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About this product
- Description142 Strand was the home of the brilliant, unconventional young publisher John Chapman. All the daring and avant-garde writers and thinkers of Victorian London gathered here, among them Carlyle, Dickens, Thackeray; Americans like Emerson and refugees from revolutionary Europe like Mazzini. In 1851 Chapman brought Marian Evans - the future George Eliot - to London where her arrival caused rows in the household, which included Chapman's wife and also his mistress. The Strand was packed with booksellers, magazine publishers, theatres, clubs, and quack doctors. Only a short distance away were Westminster, the Houses of Parliament and the disreputable porgraphers of Holywell street. Chapman's circle touched all these worlds, and the vivid story of these unconventional lives and urthodox views - marvellously told by Rosemary Ashton - takes us to the heart of Victorian culture, uncovering its surprising energy, its doubts and arguments, and, above all, its passionate reforming spirit.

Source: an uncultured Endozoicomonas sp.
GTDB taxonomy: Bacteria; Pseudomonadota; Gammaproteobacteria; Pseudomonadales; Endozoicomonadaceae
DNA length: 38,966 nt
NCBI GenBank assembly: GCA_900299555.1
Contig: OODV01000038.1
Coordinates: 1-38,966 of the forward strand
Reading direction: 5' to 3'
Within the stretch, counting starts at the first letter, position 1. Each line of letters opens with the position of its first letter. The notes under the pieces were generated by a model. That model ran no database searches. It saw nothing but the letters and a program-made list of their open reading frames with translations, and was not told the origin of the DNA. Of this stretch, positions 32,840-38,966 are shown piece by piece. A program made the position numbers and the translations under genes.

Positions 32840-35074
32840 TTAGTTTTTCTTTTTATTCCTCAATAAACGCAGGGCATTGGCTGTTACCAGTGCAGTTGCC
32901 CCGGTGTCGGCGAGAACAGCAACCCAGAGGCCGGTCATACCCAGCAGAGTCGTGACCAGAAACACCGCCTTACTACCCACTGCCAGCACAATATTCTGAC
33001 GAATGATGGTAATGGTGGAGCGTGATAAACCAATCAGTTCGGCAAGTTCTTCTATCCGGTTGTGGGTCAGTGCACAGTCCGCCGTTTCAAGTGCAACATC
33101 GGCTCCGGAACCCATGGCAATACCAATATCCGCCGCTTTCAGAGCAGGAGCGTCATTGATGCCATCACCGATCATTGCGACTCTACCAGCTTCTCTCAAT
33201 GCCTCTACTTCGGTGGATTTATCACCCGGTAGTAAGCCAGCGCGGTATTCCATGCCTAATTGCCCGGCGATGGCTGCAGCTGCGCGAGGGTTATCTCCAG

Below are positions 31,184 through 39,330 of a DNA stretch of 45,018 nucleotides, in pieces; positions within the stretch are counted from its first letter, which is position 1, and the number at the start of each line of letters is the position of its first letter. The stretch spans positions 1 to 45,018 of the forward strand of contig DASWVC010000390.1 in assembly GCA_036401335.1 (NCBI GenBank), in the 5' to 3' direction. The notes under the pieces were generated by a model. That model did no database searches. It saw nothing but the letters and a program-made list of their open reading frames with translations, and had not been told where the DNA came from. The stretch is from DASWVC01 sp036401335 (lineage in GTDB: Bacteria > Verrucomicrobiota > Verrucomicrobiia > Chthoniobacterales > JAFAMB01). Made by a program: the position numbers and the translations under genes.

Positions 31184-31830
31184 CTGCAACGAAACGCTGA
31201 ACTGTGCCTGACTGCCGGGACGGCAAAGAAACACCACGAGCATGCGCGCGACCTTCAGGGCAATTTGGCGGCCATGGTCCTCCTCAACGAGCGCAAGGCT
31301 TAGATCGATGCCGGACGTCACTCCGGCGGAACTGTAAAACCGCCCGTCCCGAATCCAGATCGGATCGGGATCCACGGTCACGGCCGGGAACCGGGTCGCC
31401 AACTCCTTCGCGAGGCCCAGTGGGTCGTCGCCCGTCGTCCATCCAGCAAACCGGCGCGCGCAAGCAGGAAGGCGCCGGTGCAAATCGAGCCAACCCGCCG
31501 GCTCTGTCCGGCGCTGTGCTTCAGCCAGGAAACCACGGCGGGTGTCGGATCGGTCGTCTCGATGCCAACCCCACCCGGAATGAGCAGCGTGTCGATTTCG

- Author BiographyRosemary Ashton is Quain Professor of English Language and Literature at University College London. She is the author of acclaimed critical biographies of Coleridge, George Henry Lewes and George Eliot and Thomas and Jane Carlyle: Portrait of a Marriage.
- Author(s)Rosemary Ashton
- PublisherVintage Publishing
- Date of Publication07/02/2008
- SubjectRegional History
- Place of PublicationLondon
- Country of PublicationUnited Kingdom
- Content Note16pp b/w plates
- Weight293 g
- Width129 mm
- Height197 mm
- Spine26 mm
- Format DetailsB-format paperback
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